An S corporation does not pay any corporate taxes. Instead, the corporation’s profits and losses are divided and passed through to its shareholders. Shareholders must report their share of the profits or losses on their individual tax returns and pay federal income tax at their individual income tax rates. The shareholders must also report their share of the profits or losses and pay self-employment taxes if they are actively involved in the business.

This differs from other business entities, such as C-Corps, which are taxed twice — once at the corporate level and again at the individual level when dividends are paid out to shareholders. Therefore, the S-Corp election is less costly and allows small business owners to avoid double taxation while enjoying limited liability protection.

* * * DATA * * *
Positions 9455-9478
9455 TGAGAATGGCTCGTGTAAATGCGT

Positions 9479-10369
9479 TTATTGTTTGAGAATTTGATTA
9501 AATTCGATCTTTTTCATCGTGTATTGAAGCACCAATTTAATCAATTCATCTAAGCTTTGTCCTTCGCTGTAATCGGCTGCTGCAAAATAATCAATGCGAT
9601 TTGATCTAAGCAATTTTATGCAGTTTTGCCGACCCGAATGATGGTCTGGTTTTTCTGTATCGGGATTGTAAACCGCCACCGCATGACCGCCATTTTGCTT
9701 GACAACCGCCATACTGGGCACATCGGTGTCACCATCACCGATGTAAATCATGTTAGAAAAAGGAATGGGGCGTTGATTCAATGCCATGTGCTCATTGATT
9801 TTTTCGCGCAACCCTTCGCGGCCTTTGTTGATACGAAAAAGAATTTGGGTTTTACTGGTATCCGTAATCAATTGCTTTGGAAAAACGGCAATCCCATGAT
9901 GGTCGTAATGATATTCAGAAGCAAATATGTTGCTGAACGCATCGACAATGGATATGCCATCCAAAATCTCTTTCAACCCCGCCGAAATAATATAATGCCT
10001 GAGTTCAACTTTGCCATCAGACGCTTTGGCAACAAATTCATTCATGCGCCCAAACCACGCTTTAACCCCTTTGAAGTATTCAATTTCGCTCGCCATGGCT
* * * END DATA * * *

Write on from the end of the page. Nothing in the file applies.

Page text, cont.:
An organization can only attain s-corp status through the IRS if all its shareholders sign and submit the 2553 form. In addition, the organization must meet the following criteria:

  • The organization has no more than 100 shareholders
  • The organization is domestic and operating in its home country
  • All the shareholders meet the IRS eligibility requirements
  • The organization is not registered as an insurance company, a bank, or an international sales corporation

Attaining the s-corp status can be a complex and time-consuming process, but the tax-saving benefits can be beneficial once set up. 

How to Form a C-Corporation

Here’s a quick overview of how to form a C-corporation:

  1. Pick a business name that follows corporate naming rules set out by your state.
  2. Find and appoint directors of your c-corporation
  3. Sign up and register your Employer Identification Number (EIN)
  4. Register your C-corp by filing articles of incorporation